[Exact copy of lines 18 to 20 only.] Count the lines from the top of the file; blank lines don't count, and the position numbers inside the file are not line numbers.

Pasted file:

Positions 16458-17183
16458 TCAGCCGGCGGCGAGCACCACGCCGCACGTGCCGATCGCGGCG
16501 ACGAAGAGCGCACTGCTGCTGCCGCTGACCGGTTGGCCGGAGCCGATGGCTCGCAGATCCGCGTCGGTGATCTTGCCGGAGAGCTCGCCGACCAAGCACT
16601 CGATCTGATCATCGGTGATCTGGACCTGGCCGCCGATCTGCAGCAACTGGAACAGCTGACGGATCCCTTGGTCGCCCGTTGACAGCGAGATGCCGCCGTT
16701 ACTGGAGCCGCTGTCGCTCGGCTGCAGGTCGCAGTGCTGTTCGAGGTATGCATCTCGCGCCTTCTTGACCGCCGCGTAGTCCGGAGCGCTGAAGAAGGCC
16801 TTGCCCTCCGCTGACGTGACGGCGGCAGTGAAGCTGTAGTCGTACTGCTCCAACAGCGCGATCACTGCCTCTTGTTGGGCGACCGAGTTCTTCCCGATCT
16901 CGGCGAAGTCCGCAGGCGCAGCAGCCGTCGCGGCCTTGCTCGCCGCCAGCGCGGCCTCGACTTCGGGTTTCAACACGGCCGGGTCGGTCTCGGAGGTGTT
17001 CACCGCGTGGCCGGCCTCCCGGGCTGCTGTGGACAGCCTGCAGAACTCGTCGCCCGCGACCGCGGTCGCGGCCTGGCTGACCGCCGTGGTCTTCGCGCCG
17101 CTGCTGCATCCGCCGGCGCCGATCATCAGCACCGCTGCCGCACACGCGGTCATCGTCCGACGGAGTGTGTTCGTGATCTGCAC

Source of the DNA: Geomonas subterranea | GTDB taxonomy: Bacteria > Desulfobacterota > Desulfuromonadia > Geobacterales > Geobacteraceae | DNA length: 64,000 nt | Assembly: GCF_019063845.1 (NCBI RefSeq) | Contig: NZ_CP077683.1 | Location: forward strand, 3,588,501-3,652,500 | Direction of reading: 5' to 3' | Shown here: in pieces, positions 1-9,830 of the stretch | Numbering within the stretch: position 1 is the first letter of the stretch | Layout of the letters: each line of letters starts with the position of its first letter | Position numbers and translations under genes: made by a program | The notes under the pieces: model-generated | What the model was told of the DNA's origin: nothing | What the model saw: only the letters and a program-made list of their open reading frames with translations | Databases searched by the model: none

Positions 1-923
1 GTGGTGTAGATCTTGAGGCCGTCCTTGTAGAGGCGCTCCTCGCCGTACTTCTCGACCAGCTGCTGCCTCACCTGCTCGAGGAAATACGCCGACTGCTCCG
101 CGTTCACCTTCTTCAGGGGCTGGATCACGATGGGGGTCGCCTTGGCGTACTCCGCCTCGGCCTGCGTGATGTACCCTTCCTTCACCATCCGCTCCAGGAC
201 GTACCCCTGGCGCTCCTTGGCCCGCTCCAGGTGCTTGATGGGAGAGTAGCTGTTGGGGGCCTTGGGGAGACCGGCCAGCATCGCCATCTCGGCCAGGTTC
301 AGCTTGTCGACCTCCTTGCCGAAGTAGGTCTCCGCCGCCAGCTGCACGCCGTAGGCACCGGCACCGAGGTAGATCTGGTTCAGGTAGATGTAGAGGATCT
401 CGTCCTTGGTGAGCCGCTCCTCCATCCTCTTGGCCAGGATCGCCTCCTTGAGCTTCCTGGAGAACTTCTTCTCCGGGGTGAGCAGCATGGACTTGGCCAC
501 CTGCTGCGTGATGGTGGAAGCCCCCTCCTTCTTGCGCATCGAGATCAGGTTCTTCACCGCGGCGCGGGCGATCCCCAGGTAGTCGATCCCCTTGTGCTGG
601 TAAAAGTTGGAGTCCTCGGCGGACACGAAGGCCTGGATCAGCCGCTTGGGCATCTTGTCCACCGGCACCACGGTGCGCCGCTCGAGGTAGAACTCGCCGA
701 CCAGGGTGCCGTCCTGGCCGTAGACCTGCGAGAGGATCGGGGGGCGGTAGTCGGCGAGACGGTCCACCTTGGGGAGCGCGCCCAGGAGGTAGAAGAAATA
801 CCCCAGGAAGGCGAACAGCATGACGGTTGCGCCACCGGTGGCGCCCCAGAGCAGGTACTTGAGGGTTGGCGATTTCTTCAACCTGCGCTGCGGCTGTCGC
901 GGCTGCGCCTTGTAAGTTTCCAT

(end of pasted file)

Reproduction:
601 TAAAAGTTGGAGTCCTCGGCGGACACGAAGGCCTGGATCAGCCGCTTGGGCATCTTGTCCACCGGCACCACGGTGCGCCGCTCGAGGTAGAACTCGCCGA
701 CCAGGGTGCCGTCCTGGCCGTAGACCTGCGAGAGGATCGGGGGGCGGTAGTCGGCGAGACGGTCCACCTTGGGGAGCGCGCCCAGGAGGTAGAAGAAATA
801 CCCCAGGAAGGCGAACAGCATGACGGTTGCGCCACCGGTGGCGCCCCAGAGCAGGTACTTGAGGGTTGGCGATTTCTTCAACCTGCGCTGCGGCTGTCGC